chapter  7
21 Pages

Dressing the Pleasure Garden

Creation, Recreation, and Varieties of Pleasure in the Two Texts of the Norwich Grocers’ Play
WithDaisy Black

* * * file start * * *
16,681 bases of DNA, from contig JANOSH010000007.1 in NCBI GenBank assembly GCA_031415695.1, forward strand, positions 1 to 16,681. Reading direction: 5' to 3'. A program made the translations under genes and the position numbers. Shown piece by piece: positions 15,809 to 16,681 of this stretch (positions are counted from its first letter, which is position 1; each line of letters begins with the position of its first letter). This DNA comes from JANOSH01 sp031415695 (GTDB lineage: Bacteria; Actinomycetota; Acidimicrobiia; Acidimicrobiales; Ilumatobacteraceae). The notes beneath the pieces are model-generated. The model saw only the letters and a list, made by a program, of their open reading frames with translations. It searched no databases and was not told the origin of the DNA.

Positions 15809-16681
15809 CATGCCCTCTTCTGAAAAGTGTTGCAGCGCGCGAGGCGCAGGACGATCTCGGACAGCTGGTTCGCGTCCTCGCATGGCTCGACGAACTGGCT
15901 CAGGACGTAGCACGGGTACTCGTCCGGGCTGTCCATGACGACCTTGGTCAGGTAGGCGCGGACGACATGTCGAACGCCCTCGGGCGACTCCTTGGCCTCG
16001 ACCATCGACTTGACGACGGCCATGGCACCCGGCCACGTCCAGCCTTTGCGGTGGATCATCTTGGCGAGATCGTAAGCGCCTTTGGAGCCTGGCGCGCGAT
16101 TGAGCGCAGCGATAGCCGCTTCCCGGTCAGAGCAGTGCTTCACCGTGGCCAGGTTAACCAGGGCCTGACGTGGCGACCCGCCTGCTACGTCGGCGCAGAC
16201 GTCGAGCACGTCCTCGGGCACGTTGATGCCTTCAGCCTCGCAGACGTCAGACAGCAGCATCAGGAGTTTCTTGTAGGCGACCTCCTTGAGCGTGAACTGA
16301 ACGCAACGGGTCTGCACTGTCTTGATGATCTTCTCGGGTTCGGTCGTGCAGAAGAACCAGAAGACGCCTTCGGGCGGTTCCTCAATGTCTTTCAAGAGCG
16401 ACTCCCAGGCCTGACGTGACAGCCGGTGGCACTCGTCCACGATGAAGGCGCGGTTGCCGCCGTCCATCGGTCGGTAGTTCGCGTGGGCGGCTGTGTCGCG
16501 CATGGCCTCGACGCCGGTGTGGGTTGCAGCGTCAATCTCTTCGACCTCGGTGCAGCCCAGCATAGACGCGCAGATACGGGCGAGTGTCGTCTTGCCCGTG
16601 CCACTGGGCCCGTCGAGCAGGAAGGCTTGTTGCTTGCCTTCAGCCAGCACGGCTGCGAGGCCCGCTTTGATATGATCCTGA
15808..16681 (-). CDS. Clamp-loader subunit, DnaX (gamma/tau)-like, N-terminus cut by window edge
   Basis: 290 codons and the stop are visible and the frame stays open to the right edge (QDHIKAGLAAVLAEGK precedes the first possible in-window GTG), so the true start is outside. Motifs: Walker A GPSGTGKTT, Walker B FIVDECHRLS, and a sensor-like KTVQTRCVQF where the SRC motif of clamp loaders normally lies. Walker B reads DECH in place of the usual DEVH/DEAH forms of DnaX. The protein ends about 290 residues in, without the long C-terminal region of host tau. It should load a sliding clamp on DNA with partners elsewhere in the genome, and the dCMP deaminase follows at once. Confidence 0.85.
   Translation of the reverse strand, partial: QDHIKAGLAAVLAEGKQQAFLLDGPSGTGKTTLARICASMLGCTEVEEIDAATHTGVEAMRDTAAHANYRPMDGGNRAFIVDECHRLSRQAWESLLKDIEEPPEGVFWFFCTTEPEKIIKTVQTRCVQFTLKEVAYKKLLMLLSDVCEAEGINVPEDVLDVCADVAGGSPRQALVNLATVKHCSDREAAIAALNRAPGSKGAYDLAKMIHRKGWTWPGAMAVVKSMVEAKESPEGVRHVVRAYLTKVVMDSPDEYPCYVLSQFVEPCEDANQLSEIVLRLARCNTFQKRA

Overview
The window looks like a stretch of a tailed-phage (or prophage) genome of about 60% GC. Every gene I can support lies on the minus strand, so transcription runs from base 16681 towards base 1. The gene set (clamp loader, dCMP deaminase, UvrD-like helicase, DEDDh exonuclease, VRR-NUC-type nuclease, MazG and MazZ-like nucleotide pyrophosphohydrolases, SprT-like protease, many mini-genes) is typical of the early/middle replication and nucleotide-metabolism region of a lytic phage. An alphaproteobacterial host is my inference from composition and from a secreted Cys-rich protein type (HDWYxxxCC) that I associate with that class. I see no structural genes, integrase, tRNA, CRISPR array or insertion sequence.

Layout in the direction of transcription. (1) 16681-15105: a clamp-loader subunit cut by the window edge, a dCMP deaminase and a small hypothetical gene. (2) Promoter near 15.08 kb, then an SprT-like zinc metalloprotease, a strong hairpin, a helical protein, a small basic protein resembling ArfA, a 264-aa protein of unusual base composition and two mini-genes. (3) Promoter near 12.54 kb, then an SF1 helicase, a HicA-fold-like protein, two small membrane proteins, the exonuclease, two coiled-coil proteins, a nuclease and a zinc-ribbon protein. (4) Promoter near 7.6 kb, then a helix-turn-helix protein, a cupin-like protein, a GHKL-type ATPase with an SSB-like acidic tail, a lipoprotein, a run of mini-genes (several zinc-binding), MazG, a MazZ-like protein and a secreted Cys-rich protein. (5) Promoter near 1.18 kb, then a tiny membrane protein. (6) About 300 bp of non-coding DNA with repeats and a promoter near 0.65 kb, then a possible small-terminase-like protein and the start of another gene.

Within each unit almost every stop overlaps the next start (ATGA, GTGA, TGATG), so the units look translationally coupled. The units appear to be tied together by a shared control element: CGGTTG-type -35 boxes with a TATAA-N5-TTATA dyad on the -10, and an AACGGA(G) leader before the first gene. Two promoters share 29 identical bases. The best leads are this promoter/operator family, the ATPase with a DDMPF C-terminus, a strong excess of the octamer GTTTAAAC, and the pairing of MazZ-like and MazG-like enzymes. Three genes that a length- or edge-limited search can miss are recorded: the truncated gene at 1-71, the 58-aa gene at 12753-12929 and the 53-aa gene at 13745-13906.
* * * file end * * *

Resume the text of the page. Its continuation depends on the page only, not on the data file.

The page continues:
The two text fragments of the sixteenth-century Norwich Grocers’ Play present an Eden created by God as a “garden of plesure.” It is a place of spectacle and sensuality: showcasing the wares of the grocers’ guild and engaging all five senses of its audience through the use of perfumes, edible exotic foodstuffs, music, paints, masks, and a theatrical magic trick when God fashions Eve from Adam’s rib. In both texts, Adam and Eve are “dressers” of the garden, their occupations suggesting both their participation in the creation of dramatic spectacle and their reproduction of the roles played by their performing guild. Yet against the pleasure of creation is balanced the implied dangers of recreation. God’s (paradoxical) absence from the garden, and Adam’s decision to leave his partner alone to “walk a whyle for my recreacion” turns pleasure into a deceptive and dangerous solitary indulgence for Eve. Although both play texts celebrate the sensory pleasures of Eden, they treat them rather differently. While the 1533 A text celebrates the pleasures of Paradise, in the 1565 B text these are overshadowed by the impending sin. This change corresponds with a shift in the play’s presentation of gender. The B text features two prologues that establish tighter parameters through which to justify the pleasure of theater. They also establish narrower gender roles within the play, directing a more misogynistic reading of Eve and of the Fall. Perhaps because of their fragmentary nature, the few remaining religious plays of Norwich rarely receive critical analysis beyond discussion of their manuscript contexts, with V. A. Kolve (The Play Called Corpus Christi, 132) viewing the plays as inferior to the “sustained intelligence characteristic of the six or seven English towns whose records survive in greater detail.” However, this chapter demonstrates that the Norwich Grocers’ Play has much to offer discussions of the garden as a tactile and ludic arena.